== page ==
Belfast Telegraph

Father Ted creator Graham Linehan leads tributes to Pat Laffan

The Irish actor, who played Pat Mustard in the sitcom, has died aged 79.

Pat Laffan was best known for playing character Pat Mustard in Father Ted (Liam McBurney/PA)
Pat Laffan was best known for playing character Pat Mustard in Father Ted (Liam McBurney/PA)

Father Ted creator Graham Linehan has led tributes to Pat Laffan, who played Pat Mustard in the Channel 4 comedy, after the death of the actor at age 79.

The Irishman was best known for his portrayal of Craggy Island’s smooth-talking milkman in the well-loved sitcom.

In a post to Twitter, Linehan said: “Just heard the sad news that Pat Laffan who played Pat Mustard in Father Ted has died.

“Rest in peace, Pat, a pleasure to work with you.”

Pauline McLynn, who played Mrs Doyle, the housekeeper of Craggy Island Parochial House, posted a short tribute to Laffan on Twitter saying: “RIP the wonderful Pat Laffan”.

Laffan’s character of a sleazy milkman was positioned as Mrs Doyle’s love interest, and the show’s writers inferred he slept with all the women he delivered milk to each morning.

Through his career he appeared in almost 40 films and made 30 television appearances. He was also known to Irish audiences for his portrayal of Mr Burgess in Roddy Doyle’s 1993 film The Snapper.

Laffan was a member of the Abbey Theatre Company throughout the 1960s and 1970s.

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Laffan appeared in almost 40 films (Niall Carson/PA)

The company’s Twitter account posted a tribute, saying the late actor would be “sorely missed”.

It read: “Very sad to hear that Pat Laffan has passed away. His career at the Abbey started in 1961 and spanned five decades. He will be sorely missed.”

They shared a picture of him in what they said was one of his earliest appearances in The Enemy Within in 1962.

Laffan took up the role of director at the Peacock Theatre, and directed at the Gate Theatre between 1979 and 1982.

The Gate also tweeted a tribute, describing Laffan as “an incredible force in the Irish theatre community”.

It said: “Irish actor Pat Laffan has passed away. Over the years, Pat was an incredible force in the Irish theatre community and was no stranger to the Gate throughout his prolific career as an actor and director.

“Our thoughts are with his family and friends.”

Love/Hate actor Laurence Kinlan said: “I’m devesated (sic) to hear of the passing of the amazing Pat Laffan.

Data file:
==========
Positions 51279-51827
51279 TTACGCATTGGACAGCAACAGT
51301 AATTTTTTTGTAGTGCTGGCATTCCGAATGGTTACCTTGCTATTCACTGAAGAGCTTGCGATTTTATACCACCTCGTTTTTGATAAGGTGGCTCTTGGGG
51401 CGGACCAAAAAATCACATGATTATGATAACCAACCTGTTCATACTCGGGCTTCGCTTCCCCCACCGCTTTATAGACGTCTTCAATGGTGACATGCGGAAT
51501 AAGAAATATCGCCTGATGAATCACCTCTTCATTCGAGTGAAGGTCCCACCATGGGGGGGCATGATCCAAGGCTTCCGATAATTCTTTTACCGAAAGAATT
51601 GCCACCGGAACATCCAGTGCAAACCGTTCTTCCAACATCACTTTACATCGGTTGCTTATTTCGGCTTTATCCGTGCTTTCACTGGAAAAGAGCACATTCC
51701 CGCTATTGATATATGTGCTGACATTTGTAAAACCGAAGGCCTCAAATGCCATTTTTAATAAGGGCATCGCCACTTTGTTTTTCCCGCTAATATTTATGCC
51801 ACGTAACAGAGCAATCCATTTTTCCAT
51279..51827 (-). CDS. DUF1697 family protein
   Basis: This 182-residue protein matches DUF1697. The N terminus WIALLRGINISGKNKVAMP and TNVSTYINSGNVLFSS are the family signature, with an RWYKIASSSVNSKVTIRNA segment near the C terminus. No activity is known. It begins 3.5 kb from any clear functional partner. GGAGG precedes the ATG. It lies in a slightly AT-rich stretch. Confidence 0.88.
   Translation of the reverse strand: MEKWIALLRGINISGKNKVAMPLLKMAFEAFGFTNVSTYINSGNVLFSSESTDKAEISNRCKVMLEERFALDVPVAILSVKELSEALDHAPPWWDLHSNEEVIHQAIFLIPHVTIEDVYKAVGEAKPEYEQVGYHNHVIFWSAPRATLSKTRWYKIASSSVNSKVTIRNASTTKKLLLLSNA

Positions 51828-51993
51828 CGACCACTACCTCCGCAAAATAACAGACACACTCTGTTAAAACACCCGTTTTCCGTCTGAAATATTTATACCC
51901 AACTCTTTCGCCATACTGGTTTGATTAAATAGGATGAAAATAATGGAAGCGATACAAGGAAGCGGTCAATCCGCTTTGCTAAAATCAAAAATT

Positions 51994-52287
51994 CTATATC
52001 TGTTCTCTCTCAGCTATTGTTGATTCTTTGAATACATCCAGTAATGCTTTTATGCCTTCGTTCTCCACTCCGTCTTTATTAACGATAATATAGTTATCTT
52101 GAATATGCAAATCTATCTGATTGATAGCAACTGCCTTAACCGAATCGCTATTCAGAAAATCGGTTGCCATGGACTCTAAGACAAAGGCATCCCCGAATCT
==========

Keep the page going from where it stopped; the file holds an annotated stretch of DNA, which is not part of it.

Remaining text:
“I was very fortunate to get to work with him over the years. He was one funny man under his hard exterior. A gentle giant.

“He left us with some incredible performances, most notably as (The Snapper’s) Georgie Burgess. RIP my friend.”

The Good Wife’s Simon Delaney also paid tribute. The Dublin-born actor said Laffan was a “gent” and recalled working alongside him.

He said: “Very sad to hear of the passing of Pat Laffan. Had the pleasure of working with him a few years ago. A gent of a man. And a fine actor. May he Rest In Peace.”

Retired Irish rugby union player Brian O’Driscoll hailed Laffan for his turn as Burgess in the 1993 television film The Snapper.

He wrote: “RIP Pat Laffan. Georgie Burgess was one of the all time great characters.”

Laffan played an older man who gets his daughter’s friend, played by Tina Kellegher, pregnant after a night of heavy drinking.

Laffan also appeared in the BBC sitcom EastEnders and in the RTE medical drama The Clinic.

A statement from his representative said: “It is with tremendous sadness that we here at the Lisa Richards Agency can confirm Pat Laffan’s passing today.

“Pat was one of the very first clients of the agency but much more than that, he was a close friend, a mentor and a hugely important supporter of the company’s founders Lisa and Richard Cook and for many of the staff of the agency who had the pleasure to represent and work with him over the last almost thirty years.”

It continued: “All here will remember him first and foremost as our friend and mentor and we will miss him terribly. We send our heartfelt condolences to his family and friends.”

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